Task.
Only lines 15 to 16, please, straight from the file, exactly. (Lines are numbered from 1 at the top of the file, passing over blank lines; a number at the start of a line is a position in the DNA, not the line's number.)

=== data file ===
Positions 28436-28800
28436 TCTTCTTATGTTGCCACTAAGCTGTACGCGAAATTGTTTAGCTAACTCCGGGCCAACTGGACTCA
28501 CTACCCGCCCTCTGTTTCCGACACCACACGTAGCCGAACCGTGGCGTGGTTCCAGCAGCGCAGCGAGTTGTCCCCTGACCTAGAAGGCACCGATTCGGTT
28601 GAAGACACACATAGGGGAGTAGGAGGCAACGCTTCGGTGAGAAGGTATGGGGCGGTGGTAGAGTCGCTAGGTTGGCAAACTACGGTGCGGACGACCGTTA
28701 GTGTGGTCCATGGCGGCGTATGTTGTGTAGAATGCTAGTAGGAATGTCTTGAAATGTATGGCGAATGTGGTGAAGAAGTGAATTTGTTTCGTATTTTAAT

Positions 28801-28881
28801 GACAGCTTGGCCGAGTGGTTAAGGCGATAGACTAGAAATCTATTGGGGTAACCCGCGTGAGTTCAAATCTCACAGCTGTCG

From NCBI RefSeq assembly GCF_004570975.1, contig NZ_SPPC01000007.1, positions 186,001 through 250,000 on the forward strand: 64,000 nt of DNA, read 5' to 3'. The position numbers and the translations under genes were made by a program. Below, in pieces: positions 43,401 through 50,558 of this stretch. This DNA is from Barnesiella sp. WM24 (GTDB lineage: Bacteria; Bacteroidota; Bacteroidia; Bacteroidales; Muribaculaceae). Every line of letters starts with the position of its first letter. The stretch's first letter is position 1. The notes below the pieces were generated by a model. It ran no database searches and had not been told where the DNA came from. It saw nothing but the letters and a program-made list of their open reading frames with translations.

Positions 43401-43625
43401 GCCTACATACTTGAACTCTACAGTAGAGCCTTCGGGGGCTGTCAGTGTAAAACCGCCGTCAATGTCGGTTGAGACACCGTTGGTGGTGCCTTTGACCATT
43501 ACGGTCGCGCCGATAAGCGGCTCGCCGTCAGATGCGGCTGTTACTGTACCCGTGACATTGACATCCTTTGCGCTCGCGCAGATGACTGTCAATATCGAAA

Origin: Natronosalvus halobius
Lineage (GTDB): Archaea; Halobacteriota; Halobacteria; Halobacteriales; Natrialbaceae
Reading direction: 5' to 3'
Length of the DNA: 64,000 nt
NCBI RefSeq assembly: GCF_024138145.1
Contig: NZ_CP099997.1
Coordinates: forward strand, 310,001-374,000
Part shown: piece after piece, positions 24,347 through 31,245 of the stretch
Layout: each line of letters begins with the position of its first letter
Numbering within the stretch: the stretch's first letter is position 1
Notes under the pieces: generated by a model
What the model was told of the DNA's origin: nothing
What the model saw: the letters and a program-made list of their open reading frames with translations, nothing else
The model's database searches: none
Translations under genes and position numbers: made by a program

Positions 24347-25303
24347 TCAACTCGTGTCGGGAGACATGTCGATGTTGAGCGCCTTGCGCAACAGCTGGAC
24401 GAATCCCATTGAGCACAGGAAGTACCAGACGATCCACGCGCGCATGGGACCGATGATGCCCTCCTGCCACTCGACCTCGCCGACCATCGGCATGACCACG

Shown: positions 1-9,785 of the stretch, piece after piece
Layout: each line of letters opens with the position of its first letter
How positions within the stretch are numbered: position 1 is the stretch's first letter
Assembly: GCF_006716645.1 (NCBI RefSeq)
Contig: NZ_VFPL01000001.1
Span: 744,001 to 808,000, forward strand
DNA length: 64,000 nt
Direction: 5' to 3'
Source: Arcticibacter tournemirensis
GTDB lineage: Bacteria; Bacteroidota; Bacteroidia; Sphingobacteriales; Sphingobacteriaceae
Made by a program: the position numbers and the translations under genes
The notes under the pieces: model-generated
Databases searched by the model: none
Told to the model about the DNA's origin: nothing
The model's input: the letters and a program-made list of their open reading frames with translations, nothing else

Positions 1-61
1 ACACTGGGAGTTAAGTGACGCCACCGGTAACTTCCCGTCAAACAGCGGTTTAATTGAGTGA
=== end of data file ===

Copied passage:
Length of the DNA: 64,000 nt
NCBI RefSeq assembly: GCF_024138145.1